critical condition


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The Museum of Modern Art
11 West 53 Street, New York, N.Y. 10019

July 2-24, 1966
wall label

The Villa Savoye was built in open farmland in Poissy, some 40 kilometers outside Paris. From the moment it was completed in 1930. admirers of the emerging new architecture hailed it as a revolutionary masterpiece. In the years since then the Villa Savoye has become world famous--a classic that can be compared with the most brilliant achievements of the past. It demonstrates perfectly Le Corbusier's theories of design and planning, but it is more than a demonstration: it is a unique and glorious work of art. That is why its slow destruction through neglect is scandalous.

During World War II the Villa Savoye was occupied successively by German and American forces. When the Germans left they poured concrete down the toilets; when the Americans arrived they shot bullets through the windows. Mme. Savoye, widowed and impoverished by the war, moved to a nearby farm. But she refused to sell the house because she hoped her grandson would one day be able to restore it. Meanwhile the quiet village of Poissy was linked to Paris by a super highway. It is now a crowded suburb.

For many years Mme. Savoye farmed the land, using the building as a barn. Although it was closed to the public, visitors who were able to get in picked their way over potatoes and hay, admiring an architectural composition so powerful and subtle that it could survive al indignities. But as the years went by visitors were appalled by an increasingly serious deterioration. Private individual began a campaign to turn the Villa into a museum of Le Corbusier's work, but their efforts made little headway.

Then, in 1959, the municipality of Poissy decided that the only land available for a new school was the beautiful meadow occupied by the Villa Savoye, and so the house would be torn down. This development provoked world-wide indignation. André Malraux, France's Minister of Culture, was prevailed upon to intervene, and it was announced that the building had been saved. Everyone assumed that the Ministry of Culture would undertake restoration.

"Saved," however, turned out to mean only that the building was not actually torn down. Instead, the state acquired all but one acre and the community put up a large school--so close to the Villa as to deprive it irrevocably of the open landscape which gave it its original point. Restoration was not undertaken. On August 27, 1965. Le Corbusier died and was given an elaborate state funeral, directed and produced by M. Malraux. The Villa Savoye was declared a Monument Historique. It continued to deteriorate.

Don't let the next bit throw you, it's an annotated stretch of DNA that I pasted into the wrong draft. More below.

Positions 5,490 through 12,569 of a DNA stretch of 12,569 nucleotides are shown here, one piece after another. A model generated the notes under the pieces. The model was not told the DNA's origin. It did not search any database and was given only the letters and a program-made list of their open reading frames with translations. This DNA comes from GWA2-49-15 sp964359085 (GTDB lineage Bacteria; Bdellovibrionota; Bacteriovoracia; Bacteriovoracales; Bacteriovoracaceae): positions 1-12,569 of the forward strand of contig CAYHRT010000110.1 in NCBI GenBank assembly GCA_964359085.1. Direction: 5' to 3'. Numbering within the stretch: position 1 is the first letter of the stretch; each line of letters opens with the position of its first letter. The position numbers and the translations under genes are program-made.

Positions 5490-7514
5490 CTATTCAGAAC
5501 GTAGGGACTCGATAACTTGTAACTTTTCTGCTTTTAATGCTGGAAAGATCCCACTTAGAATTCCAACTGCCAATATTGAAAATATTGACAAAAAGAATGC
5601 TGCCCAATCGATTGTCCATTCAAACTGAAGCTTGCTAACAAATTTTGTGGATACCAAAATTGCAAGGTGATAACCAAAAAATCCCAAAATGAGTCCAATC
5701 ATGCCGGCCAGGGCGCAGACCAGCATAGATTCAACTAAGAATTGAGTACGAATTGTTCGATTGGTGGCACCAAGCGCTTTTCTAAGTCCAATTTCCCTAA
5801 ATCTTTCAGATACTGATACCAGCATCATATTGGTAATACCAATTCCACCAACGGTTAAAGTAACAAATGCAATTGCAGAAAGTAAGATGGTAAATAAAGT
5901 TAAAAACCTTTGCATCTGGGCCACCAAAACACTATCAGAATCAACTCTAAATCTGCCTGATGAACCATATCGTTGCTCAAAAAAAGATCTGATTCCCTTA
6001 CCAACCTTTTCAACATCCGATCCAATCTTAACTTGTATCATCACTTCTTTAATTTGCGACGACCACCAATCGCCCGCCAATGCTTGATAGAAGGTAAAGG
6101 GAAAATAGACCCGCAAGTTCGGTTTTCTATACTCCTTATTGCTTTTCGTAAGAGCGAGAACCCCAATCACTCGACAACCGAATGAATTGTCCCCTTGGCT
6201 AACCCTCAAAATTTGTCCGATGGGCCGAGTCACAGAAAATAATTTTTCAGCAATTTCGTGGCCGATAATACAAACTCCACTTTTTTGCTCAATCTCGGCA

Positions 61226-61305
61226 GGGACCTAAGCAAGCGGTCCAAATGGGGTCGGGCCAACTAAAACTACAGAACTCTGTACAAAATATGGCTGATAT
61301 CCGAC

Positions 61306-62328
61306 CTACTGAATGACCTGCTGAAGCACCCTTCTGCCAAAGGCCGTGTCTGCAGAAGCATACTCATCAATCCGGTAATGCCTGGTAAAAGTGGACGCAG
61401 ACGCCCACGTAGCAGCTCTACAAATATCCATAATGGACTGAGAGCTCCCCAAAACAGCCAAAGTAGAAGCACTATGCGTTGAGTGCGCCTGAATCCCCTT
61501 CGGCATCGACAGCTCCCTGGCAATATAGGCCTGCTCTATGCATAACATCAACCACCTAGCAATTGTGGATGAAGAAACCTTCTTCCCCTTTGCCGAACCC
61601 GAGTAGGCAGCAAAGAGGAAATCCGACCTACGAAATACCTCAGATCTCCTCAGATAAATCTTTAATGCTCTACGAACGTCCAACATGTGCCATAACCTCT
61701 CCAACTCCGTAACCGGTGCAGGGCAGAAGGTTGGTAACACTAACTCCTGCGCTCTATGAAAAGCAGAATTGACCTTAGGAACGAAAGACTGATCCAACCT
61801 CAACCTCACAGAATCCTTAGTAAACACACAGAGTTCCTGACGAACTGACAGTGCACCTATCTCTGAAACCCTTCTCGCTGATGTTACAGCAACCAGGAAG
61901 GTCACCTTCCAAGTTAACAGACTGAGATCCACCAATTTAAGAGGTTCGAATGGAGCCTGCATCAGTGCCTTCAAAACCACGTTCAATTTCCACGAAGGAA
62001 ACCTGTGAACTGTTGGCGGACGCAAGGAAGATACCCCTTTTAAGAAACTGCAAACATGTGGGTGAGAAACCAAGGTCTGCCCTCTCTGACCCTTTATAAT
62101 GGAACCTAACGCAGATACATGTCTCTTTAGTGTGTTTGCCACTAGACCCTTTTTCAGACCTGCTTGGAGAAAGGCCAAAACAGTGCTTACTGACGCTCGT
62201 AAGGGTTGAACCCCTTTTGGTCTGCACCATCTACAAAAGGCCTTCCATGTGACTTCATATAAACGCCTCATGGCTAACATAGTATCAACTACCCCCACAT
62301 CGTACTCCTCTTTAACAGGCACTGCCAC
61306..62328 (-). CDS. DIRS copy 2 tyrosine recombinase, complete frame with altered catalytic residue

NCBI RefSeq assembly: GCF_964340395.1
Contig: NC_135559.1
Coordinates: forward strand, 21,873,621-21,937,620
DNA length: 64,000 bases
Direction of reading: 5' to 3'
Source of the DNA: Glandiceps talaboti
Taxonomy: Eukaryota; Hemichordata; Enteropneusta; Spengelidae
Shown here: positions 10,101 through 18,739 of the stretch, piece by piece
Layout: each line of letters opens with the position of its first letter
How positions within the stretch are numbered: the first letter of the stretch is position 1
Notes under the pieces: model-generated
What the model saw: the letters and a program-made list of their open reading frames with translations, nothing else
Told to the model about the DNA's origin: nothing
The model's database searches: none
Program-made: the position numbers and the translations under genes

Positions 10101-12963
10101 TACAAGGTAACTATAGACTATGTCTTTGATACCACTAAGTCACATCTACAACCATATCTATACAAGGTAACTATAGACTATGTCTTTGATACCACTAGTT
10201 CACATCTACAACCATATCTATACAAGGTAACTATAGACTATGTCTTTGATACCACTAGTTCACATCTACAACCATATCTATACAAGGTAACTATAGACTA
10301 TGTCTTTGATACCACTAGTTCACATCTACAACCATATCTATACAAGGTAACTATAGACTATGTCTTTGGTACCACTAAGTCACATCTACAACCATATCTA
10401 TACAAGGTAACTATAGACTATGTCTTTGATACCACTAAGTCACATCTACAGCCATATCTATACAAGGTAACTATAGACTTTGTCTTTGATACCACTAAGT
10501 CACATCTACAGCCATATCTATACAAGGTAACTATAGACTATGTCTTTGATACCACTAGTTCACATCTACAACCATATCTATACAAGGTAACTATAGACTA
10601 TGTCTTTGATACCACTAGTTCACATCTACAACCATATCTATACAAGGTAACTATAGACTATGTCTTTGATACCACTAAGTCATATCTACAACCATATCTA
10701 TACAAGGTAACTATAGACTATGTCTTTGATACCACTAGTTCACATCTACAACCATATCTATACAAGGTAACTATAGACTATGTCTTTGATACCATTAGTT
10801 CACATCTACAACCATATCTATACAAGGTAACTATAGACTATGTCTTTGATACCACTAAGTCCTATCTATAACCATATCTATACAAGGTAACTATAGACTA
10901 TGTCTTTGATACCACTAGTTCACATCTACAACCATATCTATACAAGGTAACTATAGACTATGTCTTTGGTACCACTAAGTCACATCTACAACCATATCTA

Last winter a heavy snow load inflicted great damage. Unheated, its windows gone, the metal frames rusted, and the exterior stucco peeling away, the building is now completely vulnerable to the effects of structural strain. There is little reason to think it will still be standing by the end of the decade.

Every country has to face the difficult problem of preserving its great buildings, and few countries have as many buildings worth preserving as France. Americans are in no position to criticize the failures of others in these matters, having allowed Frank Lloyd Wright's Larkin Building to be torn down to make way for a parking lot--to cite only one among hundreds of shameful examples.

But there are also preservation problems that have been happily solved. (Wright's Fallingwater--a masterpiece equal in quality to the Villa Savoye--is a gratifying success: in 1964 the house and its land were given to the Western Pennsylvania Conservancy and are now open to the public.)

There may yet be a happy ending to the story of the Villa Savoye. The Museum obtained these photographs in June, and shortly after deciding to exhibit them received word that workmen had appeared at the building to patch the exterior stucco. Since the damage is already so great this repair can scarcely be called a restoration, but the Ministry of Culture is to be congratulated for its interest and applauded for its enterprise. At a meeting in Paris on June 24, André Woginsky, José Luis Set, and other conferred with representatives of the Ministry of Culture on plans to establish the Villa Savoye as a museum of Le Corbusier's work; it is hoped that their long efforts ultimately will be successful.

Even if it is satisfactorily restored, the Villa Savoye can never again be seen as a pure form in an open landscape, because of the recently built school. No doubt an incomplete success is better than a complete failure, and if the building can still be saved the students in that school will be able to look out their windows at a Monument Histories that belongs, to the whole world.



Quondam © 2018.05.09